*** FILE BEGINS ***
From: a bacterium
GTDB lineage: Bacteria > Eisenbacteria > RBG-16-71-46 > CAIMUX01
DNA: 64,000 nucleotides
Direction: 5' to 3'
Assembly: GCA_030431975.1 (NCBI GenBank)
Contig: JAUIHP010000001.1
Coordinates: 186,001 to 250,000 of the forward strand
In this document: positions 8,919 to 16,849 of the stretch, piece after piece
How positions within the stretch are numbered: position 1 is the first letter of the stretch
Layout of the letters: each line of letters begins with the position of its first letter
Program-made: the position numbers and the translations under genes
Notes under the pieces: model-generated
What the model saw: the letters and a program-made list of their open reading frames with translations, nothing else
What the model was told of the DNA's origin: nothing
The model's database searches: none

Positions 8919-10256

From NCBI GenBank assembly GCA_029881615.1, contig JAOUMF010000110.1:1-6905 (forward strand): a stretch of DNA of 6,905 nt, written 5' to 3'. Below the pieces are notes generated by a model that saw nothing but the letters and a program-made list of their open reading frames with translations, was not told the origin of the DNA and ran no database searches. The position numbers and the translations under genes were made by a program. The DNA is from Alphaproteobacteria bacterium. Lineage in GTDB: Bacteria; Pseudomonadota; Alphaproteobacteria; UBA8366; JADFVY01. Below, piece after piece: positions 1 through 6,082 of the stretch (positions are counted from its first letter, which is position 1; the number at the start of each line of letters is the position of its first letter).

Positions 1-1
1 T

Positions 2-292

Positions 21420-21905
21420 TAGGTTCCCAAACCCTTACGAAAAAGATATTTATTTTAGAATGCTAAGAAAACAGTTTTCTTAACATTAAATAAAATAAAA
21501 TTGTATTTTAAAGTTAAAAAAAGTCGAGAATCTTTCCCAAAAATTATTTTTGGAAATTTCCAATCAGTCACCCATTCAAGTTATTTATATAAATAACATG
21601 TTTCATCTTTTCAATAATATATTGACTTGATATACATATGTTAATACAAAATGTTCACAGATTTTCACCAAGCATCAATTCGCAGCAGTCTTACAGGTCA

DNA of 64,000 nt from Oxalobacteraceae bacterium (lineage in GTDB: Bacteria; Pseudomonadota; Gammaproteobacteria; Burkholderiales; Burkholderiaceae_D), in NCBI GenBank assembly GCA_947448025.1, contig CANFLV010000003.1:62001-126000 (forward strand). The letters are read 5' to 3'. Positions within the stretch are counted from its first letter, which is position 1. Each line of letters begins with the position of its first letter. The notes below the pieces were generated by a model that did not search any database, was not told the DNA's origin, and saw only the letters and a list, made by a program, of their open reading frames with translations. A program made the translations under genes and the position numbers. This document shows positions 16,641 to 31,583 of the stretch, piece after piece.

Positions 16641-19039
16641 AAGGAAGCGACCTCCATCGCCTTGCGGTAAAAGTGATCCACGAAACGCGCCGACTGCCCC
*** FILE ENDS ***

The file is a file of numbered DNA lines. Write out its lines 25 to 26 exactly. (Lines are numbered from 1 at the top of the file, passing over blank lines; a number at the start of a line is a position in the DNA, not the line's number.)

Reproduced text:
DNA of 64,000 nt from Oxalobacteraceae bacterium (lineage in GTDB: Bacteria; Pseudomonadota; Gammaproteobacteria; Burkholderiales; Burkholderiaceae_D), in NCBI GenBank assembly GCA_947448025.1, contig CANFLV010000003.1:62001-126000 (forward strand). The letters are read 5' to 3'. Positions within the stretch are counted from its first letter, which is position 1. Each line of letters begins with the position of its first letter. The notes below the pieces were generated by a model that did not search any database, was not told the DNA's origin, and saw only the letters and a list, made by a program, of their open reading frames with translations. A program made the translations under genes and the position numbers. This document shows positions 16,641 to 31,583 of the stretch, piece after piece.

Positions 16641-19039